Are MC step-up transformers better?

I am currently looking to replace my current Naim Prefix phon stage with something else. I ws scouring my old "Listener" mags. and came accross Art Dudley's use of the Audio NOte MC step-up transformer, AN-S2. He swears by the use of of step-up transformer into a low gain phono stage versus adirectly into a high gain phono stage.
Has anyone any similair experience? Is it a better way to go?
Gerardff, you pose an interesting question. At one time, step up transformers seemed to have been somewhat of a mixed bag, according to the reviews I read from several years ago. There were problems of hum pickup which required the transformers to be moved around to find just the right spot. And they apparently could sound harsh or edgy due to ringing in the high treble.

I think that transformer technology must have taken a major leap forward during the past few years based on two observations. First, there are suddenly a lot of preamps that use built-in transformers for MC inputs instead of tubes or FETs. These include the ARC Reference, the Hovland, the Cary, the EAR and (I believe) a Rowland transistor phono stage. Second, a friend has recently purchased a Jensen transformer to use with his tube phono stage, and he reports that it is easy to place and does not have any hum pickup whatsoever and no ringing or harshness at all. (This could be due to internal double shielding.)

The big advantage of the step-up transformer, of course, is that you eliminate an active gain stage at a very critical point where every bit of noise or distortion the active stage may add will be amplified thereafter. Without doubt, the trade-offs will depend on the specific units you are comparing.
Excellent results can be achieved with MC step-up transformers, but requires careful selection and system matching. A few years ago I went on a quest to find the best step-up for my Ortofon MC3000 MKII cartridge (0.1mV output). I tried a Klyne active step-up (bad sound, not quiet enough), a Jensen transformer (really bad sound, no dynamics, poor resolution), and a few others. I ended up building my own using ultra-low noise Toshiba JFETs in a battery powered configuration. That sounded great! Later, I found an Ortofon T-5000 transformer. Now, also sounded good! Transformers are very sensitive to grounding, placement, and cable capacitance. So, the moral of the story is: Try before you buy and listen for yourself.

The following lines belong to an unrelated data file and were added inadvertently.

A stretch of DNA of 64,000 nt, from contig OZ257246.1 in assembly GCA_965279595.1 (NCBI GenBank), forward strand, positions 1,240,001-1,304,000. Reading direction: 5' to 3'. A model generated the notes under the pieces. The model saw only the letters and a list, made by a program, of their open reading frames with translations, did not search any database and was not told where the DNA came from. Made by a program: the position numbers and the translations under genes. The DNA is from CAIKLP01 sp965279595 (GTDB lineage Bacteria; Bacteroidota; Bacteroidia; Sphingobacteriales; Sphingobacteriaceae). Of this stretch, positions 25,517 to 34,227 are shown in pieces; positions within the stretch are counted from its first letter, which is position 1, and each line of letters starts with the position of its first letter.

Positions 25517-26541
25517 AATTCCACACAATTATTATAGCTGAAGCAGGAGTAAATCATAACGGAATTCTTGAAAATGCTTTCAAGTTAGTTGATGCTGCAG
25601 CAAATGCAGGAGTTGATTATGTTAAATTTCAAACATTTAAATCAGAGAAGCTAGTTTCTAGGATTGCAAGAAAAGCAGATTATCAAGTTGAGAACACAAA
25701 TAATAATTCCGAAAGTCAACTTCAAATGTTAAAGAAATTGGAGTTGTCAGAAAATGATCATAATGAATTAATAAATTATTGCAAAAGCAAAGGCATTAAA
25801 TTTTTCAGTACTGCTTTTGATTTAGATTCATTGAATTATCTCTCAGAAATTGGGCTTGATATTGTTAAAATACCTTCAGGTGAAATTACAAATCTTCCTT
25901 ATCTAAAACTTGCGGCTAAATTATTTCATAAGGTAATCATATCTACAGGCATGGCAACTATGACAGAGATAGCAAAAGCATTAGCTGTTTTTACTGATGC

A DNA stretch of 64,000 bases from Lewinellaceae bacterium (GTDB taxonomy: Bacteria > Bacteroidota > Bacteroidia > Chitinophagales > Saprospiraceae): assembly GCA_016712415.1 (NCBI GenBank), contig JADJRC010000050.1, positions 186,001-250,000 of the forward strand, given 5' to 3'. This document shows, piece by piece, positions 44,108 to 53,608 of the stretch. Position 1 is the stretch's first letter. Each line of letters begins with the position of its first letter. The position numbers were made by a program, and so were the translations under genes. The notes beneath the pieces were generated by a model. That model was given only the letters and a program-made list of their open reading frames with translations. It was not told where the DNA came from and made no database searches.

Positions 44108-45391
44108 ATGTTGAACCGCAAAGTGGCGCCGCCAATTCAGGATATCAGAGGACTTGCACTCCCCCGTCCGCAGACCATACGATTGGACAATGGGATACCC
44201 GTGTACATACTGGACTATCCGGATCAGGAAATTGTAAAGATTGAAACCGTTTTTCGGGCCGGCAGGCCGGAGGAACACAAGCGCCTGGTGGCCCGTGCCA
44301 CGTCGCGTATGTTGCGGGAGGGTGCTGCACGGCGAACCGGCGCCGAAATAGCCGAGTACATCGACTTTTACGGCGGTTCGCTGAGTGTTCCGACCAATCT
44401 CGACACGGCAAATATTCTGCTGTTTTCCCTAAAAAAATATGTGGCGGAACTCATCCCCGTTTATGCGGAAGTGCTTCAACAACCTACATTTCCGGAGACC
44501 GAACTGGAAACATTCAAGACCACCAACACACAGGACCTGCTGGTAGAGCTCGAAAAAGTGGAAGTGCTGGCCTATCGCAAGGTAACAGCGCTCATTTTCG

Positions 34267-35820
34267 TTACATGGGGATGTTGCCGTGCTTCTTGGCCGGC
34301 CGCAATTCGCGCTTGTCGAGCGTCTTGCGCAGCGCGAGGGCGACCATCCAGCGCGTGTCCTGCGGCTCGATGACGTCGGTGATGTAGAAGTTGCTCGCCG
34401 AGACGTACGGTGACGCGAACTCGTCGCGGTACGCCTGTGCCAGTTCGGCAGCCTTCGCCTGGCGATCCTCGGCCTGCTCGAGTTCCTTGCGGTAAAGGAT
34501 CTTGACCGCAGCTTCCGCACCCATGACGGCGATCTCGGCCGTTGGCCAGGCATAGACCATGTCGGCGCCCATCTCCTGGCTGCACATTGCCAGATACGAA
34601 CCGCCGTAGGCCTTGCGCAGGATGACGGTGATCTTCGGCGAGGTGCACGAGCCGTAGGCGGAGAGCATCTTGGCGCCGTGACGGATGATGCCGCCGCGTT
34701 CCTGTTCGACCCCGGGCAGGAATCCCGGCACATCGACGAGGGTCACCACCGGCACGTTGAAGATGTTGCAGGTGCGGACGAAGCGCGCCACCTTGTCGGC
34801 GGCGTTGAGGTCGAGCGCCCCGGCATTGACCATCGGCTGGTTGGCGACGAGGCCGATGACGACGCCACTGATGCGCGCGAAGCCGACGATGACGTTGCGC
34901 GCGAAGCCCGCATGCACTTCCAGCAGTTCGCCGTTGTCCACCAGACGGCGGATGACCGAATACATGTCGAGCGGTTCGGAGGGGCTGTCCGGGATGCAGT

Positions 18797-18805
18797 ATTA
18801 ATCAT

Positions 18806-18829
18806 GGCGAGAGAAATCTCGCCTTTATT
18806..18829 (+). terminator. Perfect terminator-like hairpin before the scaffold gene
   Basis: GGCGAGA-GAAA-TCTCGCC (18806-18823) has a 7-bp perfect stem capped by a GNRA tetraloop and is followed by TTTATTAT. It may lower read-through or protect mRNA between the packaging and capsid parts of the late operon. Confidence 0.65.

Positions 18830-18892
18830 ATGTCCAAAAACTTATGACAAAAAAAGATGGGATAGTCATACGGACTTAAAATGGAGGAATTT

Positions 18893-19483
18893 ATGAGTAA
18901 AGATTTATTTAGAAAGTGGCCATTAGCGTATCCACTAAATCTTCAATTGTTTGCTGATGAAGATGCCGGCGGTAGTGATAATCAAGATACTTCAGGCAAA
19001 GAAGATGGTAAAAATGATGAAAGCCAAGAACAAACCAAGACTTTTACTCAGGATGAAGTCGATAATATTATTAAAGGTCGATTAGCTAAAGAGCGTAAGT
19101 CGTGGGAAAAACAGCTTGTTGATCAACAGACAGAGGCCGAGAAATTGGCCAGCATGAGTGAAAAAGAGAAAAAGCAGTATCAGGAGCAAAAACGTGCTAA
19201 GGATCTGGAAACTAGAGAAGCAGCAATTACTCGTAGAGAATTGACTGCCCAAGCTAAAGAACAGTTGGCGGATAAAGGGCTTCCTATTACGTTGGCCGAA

I came across an older Ortofon T-30 that I beleived was designed to compliment the MC-30. Very well built! It has a five setting pot in the front to adjust gain and I am not clear if it has silver windings. I have it paired with a self built AES PH-1 (Cary design) tube phono great with various cartridges! Setup is critical to avoid hmmmm!!I have it isolated in the back on a little shelf away from other cables. I wonder if "Djnorth" is familiar or heard about the T-30. I get excellent sound with a quiet background when properly set-up. Grounding is also critical.
Ortofon has a current model called T-20. You may want to give it a listen...and I have seen a few around used for sale.
I haven't tried the T-30, but if it is anything like my T-5000, then I'm sure it sounds great! I was on Ebay last night and typed in Ortofon. I found 4 transformers for sale: T-2000, T-3000, T-5000, and a T-20 MkII. A friend ownes a Forsell Air Force One turntable with a Koetsu Onyx Platinum Diamond cartridge (life must be rough!). Anyway, we tried my Ortofon transformer with his Koetsu and it sounded great! So, it appears that they will work well with other cartridges besides their own. Another thing to keep in mind when shopping for transformers is impedance matching. Some MC's have a low internal impedance (sub 10 ohms) while other are somewhat higher (30-50 ohms). Typically, a higher gain transformer likes to see a low impedance cartridge, due to the turns ratio and subsequently reflected input impedance.
Does anyone use a step-up with a Benz Ruby 2? Please give details.
Audio Note Step-up Transformer is the way to go. Try the silve wired wound ones. Will blow your brains out.